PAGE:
July 11, 2014
Let us now praise Patrick O'Brian, author of "Master and Commander"
I was only introduced to this author and his 20-volume series of books beginning with "Master and Commander," featuring British ship captain Jack Aubrey and his ever-present companion, Dr. Stephen Maturin, a couple months ago.
I'd never read a seafaring tale before and thought I'd have no interest in these: boy, was I wrong.
I'm currently reading the seventh in the series as slowly as I can so as to make them last as long as possible; I'm totally enmeshed and enthralled; I wish there were 2,000 of them so I could read them for the rest of my life.
Apparently I'm not alone in my high regard: The Times of London called him "The greatest historical novelist of all time."
I only just learned that Russell Crowe played Captain Aubrey in a 2003 film based on the series.
Clearly, I need to get out more.
July 11, 2014 at 12:01 PM | Permalink
Love the O'Brian series, and enjoyed reading the books the second time as much as the first. It helps when you live near where some of the naval battles depicted took place (off the Massachusetts coast) and can visit one of the original cast members - Old Ironsides. You should get over to Maryland and find a windjammer (schooners rigged for carrying paid passengers on overnight trips - the boats attract the kind of people who want to help crew the boat). I also highly recommend Harbors and High Seas: An Atlas and Geographical Guide to the Complete Aubrey-Maturin Novels, and Sea of Words (a lexicon).
Posted by: MysteryMan | Jul 14, 2014 12:43:27 PM
Thanks for the heads-up on Dewey Lambdin's Alan Lewrie series. Have read the Hornblower books and the Jack Aubrey series. The sample of 'The King's Coat' even shows a 32-point wind compass with sailset at different points.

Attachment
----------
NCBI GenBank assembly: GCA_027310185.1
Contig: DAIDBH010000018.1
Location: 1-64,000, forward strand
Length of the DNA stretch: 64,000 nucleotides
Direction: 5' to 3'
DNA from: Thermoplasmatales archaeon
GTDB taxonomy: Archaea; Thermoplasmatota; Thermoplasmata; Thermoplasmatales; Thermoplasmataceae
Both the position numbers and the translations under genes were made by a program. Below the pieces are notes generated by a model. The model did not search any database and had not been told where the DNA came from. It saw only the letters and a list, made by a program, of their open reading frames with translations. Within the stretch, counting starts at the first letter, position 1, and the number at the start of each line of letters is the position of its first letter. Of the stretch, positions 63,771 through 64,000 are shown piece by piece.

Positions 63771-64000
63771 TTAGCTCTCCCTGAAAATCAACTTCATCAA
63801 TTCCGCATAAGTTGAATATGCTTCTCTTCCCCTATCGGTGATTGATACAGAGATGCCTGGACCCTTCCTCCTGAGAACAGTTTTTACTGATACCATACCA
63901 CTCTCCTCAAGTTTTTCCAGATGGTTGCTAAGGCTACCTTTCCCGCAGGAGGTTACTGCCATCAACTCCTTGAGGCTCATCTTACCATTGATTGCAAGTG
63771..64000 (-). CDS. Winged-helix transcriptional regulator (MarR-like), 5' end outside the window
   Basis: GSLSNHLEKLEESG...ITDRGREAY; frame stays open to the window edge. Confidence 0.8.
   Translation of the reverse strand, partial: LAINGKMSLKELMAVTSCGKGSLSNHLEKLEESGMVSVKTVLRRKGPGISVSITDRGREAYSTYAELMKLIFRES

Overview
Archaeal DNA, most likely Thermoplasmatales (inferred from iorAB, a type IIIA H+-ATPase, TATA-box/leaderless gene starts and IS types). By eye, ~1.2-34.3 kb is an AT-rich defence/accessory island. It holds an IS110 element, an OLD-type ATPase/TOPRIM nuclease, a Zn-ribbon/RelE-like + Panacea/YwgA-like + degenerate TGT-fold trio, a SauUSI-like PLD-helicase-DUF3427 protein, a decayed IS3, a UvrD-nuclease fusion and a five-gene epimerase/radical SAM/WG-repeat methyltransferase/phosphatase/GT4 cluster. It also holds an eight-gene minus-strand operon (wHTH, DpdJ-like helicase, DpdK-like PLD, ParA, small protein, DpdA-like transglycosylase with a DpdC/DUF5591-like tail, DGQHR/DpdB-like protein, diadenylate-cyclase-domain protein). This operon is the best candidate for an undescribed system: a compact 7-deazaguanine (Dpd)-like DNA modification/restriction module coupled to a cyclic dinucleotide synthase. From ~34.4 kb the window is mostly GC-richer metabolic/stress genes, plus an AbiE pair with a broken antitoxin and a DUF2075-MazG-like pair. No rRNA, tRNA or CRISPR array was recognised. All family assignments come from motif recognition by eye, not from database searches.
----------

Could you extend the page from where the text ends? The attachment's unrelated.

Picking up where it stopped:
Posted by: antares | Jul 13, 2014 1:27:50 AM
If you liked this series check out a similar but superior seafaring saga by "Dewey Lambdin". I promise you will like it better or money back! The ongoing series has about 17 books featuring a totally likable and rakish Englishman named Alan Lewrie, from his youth and onward. You are welcome!
Posted by: Ed | Jul 12, 2014 6:01:32 PM
I envy you as well. I try to discipline myself not to read too fast, so these books covered 1996 to 1999 for me.
And 15 years later the visuals remain with me: Ponto, Diana, the fate of the Wakzamheid (sp??), missing the Crozets, only to get stuck in the Kerguelens, the sudden end of many characters (Mr. West and Harabedian) stick with me the most, the captain who got cannonballs rolled at him, and so on.
I won't tell you my favorite book ... but I think it's safe to say you're on a long plateau where a bunch will be just as good as the last one.
Posted by: Dave Tufte | Jul 12, 2014 12:28:22 PM
Posted by: Diana | Jul 11, 2014 8:49:12 PM
Jack Aubrey is a fictionalized version of Edward Pellew. When you read the exploits of Edward Pellew, you realize that Patrick O'Brian was more a reporter than a writer.
Posted by: antares | Jul 11, 2014 4:57:54 PM
I envy you. I read them all years ago. The movie is great too....
Posted by: Lloyd Alter | Jul 11, 2014 12:35:27 PM